Elven Pantheon

Worshiped by the majority of elves of the modern age, save for the few cities in distant, barred off regions, and primitive or barbaric tribal cultures that worship a local spirit. Like normal, most elves are quite lax about religion, and do not partake in rigorous religious ceremonies and worship. A prayer a day is enough for most.

The mythology says that long ago, when steel and magic still new to the people, the seven gods were once elves themselves. They banded together to defeat a great enemy—Ouroborus, the World Snake, a creature the size of a continent who traveled from realm to realm, looking for things to devour. After slaying Ouroborus, the elves found themselves blessed with great, divine power, and thus ascended into godhood.

Before they ascended to Heaven, the Pantheon left behind a book called the Teachings, which has eight chapters. The first chapter gives the history of elves (claiming they found the world of Altea when it was still young and the other races were young and still in the stone age). Each of the other seven chapters is dedicated to a specific deity and details their teachings.

The elven gods are not strict in their worship. A simple prayer is enough. Because of their somewhat lax outlook on most things, there is not much that goes against the Pantheon. Of course, lying, cheating, stealing and adultery are bad things, but there’s no set commandants. Interesting enough, there’s not much to be said in the Teachings about Hell and fiends. Either the powers of Hell weren’t a big deal during the Pantheon’s time as mortals, or they have never felt particular worried about fiends. Even demons, the result of a union between elves and fiends, are not heavily discriminated against, only that it is a crime to use the immense power for “evil.” What constitutes as evil depends on the particular deity.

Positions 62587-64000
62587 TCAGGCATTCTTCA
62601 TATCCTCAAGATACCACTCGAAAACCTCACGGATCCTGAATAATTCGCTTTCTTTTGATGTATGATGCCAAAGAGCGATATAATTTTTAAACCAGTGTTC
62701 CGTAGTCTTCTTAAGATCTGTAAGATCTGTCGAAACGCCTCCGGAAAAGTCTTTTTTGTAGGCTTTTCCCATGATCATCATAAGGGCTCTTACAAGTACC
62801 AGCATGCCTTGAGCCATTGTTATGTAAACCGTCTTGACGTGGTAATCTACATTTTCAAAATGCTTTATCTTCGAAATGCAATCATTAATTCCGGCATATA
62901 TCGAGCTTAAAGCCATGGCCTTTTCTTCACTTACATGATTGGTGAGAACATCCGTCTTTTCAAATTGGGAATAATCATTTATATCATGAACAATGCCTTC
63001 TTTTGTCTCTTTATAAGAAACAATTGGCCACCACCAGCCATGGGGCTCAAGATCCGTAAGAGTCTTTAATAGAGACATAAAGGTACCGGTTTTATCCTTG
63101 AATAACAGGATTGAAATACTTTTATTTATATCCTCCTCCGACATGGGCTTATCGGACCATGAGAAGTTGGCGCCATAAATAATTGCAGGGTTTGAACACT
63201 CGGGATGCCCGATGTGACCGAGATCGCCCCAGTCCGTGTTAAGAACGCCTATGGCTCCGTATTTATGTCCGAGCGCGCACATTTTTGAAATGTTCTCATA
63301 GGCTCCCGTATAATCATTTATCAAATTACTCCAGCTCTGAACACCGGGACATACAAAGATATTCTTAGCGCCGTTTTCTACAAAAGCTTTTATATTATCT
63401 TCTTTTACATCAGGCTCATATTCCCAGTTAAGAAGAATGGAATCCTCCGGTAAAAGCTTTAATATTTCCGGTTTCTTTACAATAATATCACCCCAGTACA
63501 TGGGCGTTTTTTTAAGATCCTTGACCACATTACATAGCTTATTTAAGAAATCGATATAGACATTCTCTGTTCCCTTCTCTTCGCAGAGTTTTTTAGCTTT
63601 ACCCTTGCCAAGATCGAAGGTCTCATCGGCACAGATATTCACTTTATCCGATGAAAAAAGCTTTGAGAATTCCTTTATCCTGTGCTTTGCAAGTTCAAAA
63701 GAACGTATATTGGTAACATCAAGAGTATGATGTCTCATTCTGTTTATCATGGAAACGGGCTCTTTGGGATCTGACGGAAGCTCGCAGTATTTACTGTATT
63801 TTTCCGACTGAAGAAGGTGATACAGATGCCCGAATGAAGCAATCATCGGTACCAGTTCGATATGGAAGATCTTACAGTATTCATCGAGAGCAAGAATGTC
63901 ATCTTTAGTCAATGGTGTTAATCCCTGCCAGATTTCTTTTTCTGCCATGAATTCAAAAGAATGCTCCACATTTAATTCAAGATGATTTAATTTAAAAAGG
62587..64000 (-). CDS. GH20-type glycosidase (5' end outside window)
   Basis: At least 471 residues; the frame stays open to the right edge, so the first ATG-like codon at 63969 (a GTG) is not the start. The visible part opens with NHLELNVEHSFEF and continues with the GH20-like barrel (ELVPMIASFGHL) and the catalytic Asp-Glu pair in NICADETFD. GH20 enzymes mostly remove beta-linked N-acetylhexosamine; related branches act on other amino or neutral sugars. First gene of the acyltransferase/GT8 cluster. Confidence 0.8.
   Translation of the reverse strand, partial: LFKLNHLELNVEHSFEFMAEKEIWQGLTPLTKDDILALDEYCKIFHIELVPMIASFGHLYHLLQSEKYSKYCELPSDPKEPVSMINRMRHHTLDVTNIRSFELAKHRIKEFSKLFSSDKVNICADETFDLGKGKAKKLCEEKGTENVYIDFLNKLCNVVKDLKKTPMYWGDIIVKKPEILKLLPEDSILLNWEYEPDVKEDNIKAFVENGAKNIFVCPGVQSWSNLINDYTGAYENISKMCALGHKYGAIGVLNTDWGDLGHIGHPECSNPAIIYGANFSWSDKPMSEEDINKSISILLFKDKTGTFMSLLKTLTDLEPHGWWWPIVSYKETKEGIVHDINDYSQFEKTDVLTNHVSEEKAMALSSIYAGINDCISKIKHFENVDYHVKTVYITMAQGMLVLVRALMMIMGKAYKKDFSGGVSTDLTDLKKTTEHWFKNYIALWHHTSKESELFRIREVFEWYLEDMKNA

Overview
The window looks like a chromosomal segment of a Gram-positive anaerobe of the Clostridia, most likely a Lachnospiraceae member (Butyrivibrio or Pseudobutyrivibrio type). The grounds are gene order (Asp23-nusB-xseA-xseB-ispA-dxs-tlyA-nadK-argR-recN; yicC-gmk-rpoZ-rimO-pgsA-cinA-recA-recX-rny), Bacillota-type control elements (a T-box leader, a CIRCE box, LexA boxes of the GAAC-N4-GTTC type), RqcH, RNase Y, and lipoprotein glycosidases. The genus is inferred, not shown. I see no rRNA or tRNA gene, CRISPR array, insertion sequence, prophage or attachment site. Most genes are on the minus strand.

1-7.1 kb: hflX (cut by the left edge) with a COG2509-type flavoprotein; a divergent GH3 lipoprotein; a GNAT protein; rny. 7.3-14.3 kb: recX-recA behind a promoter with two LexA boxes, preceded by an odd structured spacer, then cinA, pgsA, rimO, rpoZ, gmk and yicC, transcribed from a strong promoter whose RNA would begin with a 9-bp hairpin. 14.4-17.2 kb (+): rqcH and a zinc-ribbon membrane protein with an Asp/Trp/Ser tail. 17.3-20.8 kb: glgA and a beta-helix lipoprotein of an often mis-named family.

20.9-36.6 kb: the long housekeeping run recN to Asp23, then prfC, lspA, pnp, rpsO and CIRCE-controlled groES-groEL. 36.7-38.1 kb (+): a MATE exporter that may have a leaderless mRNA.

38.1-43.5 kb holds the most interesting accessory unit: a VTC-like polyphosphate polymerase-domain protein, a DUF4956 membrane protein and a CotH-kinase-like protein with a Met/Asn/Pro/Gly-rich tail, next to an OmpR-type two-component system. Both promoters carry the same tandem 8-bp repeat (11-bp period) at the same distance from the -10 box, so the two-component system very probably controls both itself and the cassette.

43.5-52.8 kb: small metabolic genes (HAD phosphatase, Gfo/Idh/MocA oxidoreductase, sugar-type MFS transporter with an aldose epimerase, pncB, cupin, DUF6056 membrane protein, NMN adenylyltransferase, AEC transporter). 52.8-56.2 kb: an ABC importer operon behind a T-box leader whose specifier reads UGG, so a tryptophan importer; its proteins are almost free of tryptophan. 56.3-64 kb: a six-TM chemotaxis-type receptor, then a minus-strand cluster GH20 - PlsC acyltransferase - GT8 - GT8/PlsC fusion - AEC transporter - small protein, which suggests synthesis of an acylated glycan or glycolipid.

Tu’Ela Nerdi. God of the Sky, Brother-King of the Pantheon. The leader and chief, he married his sister, Erliwe, after they felled Ouroborus. He stands for honor and winged creatures. A lightning bolt is his symbol.

Erliwe. Goddess of Life, Sister-Queen of the Pantheon. Fidelity and health are her domains. Hands in prayer is her symbol.

Galabri. God of the Wild. He is the fastest of all the gods, both in body and mind. He preaches for tranquility in all things, and for the protection of rare beasts. Nerwe and Ian Duth are his siblings. A feather is his symbol.

Nerwe. Goddess of the Waters. She promotes the ability to be peaceful and calm in all times, good or bad, never to push yourself to far and take a more relaxed approach. Galabri and Ian Duth are her brothers, and her symbol is composed of three, horizontal wavy lines that represent waves.

Ian Duth. God of Flames. He doubles as a god of war, and preaches about protecting one’s honor and property against those who would overtake or annihilate it. His teachings are wildly different then the rest of the pantheon’s. Galabri and Nerwe are his siblings. An arrowhead is his symbol.

Alduid. God of Death. The younger brother of Tu’Ela Nerdi and Erliwe, he was more interested in what happened after death than living life. Alduid is always on the path to more knowledge, eager to learn that which he didn’t before. Some fear that he can take it too far sometimes. His symbol is an eye.

Elven Pantheon

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